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Cash injection for EU fisheries raises competition concerns

9 November 2021

Declining competitiveness of UK businesses ‘cannot be ruled out’ as a ramification of a €5.4 billion fund to help EU nations adjust to Brexit, a new analysis by the European Scrutiny Committee has warned. Particular concerns are highlighted around fishing as it has been targeted by the EU as one of the industries to receive most cash from the fund. Under the Trade and Cooperation Agreement with the EU, the Government also has limited power to challenge EU subsidies in that area.

The fund was set up to help EU-based firms adjust to increased friction in trading with the UK. It allocates over €650 million specifically to support European fishing operations in UK waters, with France alone receiving over €130 million for this.

Although yet to be distributed, a significant amount of the fund is expected to be used to grant subsidies to private EU fishing businesses, which could result in them gaining an unfair competitive advantage. Concerns about the impact on UK business and the Government’s limited power to challenge EU fishing subsidies were previously highlighted by the Committee in a July 2021 report. The Committee’s concerns received the attention of Brexit Minister Lord Frost and the issue was placed on the agenda at the inaugural meeting of the UK/EU Trade Specialised Committee on the ‘Level Playing Field’ in October. The Chair of the European Scrutiny Committee, Sir William Cash, has now called on Lord Frost to share the outcome of those talks with the EU and whether the Government still has concerns.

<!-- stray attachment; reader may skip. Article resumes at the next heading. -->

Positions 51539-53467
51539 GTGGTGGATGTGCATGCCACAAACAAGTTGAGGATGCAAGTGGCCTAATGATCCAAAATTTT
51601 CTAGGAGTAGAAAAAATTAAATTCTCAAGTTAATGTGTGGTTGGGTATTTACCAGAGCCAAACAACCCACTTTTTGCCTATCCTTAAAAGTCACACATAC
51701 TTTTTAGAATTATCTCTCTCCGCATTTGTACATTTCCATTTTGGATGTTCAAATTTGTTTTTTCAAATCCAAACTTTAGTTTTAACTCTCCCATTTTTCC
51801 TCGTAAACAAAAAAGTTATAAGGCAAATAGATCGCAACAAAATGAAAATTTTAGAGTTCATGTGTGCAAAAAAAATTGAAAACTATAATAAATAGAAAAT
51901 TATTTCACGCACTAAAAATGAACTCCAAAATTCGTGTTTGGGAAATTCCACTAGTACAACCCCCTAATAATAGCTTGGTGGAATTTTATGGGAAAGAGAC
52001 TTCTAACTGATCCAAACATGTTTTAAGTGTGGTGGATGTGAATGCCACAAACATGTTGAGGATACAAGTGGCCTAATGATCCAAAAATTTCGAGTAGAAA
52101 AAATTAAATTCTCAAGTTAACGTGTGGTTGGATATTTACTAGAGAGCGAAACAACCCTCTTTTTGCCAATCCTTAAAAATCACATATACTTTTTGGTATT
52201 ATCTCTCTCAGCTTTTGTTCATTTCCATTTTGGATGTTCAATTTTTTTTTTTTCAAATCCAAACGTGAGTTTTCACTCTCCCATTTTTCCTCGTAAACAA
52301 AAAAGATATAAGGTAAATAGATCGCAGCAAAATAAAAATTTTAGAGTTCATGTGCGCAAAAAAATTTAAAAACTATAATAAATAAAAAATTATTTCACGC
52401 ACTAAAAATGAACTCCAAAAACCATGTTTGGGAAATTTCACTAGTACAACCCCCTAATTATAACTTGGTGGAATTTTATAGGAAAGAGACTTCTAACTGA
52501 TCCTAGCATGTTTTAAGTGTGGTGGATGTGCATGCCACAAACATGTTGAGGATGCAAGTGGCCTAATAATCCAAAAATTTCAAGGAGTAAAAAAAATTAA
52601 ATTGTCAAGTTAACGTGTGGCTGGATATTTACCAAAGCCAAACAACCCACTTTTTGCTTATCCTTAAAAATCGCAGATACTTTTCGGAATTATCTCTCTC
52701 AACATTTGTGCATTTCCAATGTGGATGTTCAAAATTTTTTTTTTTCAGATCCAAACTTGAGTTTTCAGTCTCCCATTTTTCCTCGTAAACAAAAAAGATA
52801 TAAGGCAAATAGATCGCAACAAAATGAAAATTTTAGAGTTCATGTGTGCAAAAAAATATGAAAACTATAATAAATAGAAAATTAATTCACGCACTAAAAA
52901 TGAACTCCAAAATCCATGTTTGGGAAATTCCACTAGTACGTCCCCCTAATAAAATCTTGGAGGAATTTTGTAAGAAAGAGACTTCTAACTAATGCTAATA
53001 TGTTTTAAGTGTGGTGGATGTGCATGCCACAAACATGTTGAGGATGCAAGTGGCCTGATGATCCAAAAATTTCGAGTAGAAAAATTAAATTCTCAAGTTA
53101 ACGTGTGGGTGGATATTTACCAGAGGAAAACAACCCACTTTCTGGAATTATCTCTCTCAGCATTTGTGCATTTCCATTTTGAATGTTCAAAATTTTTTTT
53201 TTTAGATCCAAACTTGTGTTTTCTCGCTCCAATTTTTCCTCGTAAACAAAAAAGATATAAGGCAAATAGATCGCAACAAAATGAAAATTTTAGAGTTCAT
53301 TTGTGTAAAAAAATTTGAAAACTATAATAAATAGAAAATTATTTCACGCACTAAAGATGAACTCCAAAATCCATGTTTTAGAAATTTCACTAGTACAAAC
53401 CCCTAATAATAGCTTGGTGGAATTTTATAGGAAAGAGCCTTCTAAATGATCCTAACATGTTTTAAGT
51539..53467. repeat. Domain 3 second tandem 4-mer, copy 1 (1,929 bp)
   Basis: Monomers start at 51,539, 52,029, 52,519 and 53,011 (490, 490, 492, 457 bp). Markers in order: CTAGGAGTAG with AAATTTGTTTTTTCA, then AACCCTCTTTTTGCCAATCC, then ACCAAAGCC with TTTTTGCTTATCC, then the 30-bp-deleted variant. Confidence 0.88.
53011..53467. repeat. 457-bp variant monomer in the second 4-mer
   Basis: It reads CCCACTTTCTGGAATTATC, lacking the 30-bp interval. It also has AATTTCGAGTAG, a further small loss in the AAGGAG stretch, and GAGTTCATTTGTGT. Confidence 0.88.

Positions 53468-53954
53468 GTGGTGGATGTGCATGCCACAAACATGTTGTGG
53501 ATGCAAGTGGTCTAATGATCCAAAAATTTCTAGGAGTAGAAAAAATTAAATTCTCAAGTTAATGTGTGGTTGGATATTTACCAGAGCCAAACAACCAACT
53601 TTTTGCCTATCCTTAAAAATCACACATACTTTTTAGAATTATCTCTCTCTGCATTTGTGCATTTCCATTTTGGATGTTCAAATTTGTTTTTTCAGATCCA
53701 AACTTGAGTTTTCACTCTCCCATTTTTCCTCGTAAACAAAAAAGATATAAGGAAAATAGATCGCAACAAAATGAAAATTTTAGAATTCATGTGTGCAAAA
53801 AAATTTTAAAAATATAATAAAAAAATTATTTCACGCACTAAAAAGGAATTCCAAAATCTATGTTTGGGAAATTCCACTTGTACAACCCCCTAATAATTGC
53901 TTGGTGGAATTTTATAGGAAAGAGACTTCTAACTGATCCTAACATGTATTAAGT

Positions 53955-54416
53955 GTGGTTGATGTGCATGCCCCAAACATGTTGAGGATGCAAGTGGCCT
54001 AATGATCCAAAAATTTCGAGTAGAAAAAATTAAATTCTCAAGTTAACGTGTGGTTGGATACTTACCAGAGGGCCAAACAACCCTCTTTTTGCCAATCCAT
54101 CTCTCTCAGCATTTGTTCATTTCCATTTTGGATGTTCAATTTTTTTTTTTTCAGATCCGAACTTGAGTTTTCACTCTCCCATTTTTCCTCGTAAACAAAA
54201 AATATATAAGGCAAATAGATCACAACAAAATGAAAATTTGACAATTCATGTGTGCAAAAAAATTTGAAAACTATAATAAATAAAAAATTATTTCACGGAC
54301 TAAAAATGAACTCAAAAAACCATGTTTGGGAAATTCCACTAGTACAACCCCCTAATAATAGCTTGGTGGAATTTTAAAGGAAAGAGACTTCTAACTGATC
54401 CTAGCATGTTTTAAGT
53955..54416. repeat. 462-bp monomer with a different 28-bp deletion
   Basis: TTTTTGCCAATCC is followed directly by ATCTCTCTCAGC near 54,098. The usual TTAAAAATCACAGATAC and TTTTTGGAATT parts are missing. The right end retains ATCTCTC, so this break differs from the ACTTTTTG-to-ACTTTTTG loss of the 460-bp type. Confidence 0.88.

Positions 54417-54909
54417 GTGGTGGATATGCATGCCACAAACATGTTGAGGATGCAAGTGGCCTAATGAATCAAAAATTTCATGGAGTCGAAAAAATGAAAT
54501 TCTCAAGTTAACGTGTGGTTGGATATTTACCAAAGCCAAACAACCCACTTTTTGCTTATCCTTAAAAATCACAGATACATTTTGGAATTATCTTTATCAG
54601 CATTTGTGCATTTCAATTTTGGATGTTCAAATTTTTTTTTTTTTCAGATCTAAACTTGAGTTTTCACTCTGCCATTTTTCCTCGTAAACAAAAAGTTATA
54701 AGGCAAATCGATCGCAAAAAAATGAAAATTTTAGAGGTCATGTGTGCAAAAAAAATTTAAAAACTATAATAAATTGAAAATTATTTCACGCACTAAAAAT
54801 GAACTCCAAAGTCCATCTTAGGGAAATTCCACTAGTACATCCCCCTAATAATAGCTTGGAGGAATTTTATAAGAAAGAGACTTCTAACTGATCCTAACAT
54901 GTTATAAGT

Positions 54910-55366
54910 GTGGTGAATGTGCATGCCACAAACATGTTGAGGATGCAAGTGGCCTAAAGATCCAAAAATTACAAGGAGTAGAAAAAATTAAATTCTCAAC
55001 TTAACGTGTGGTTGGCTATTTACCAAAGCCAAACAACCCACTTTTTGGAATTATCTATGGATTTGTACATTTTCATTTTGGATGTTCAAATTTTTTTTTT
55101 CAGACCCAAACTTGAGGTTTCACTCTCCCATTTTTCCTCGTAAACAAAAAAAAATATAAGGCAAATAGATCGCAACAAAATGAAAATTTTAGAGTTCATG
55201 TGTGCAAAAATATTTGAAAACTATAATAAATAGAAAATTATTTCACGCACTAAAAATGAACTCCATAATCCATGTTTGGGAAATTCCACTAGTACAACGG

The €5.4 billion Brexit Adjustment Reserve was set up by the EU to help European businesses adjust to new processes and increased friction in trading with the UK. The lion’s share will go to the UK’s closest neighbours, with Ireland being given the most at €1.1bn, followed by the Netherlands (€886m) and France (€735m). EU countries can use the pot to grant subsidies to private businesses that compete with British businesses, potentially tilting the so-called ‘level playing field’—created by the new UK/EU trade deal—in the EU’s favour. This is particularly where British businesses do not have access to similar levels of financial support from the Government. The UK has opted for sectoral Brexit-related support schemes rather than an overarching fund. Northern Ireland will be particularly exposed given its close economic links with Ireland and the amount of funding Ireland is getting.

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Image: PA/Maurice McDonald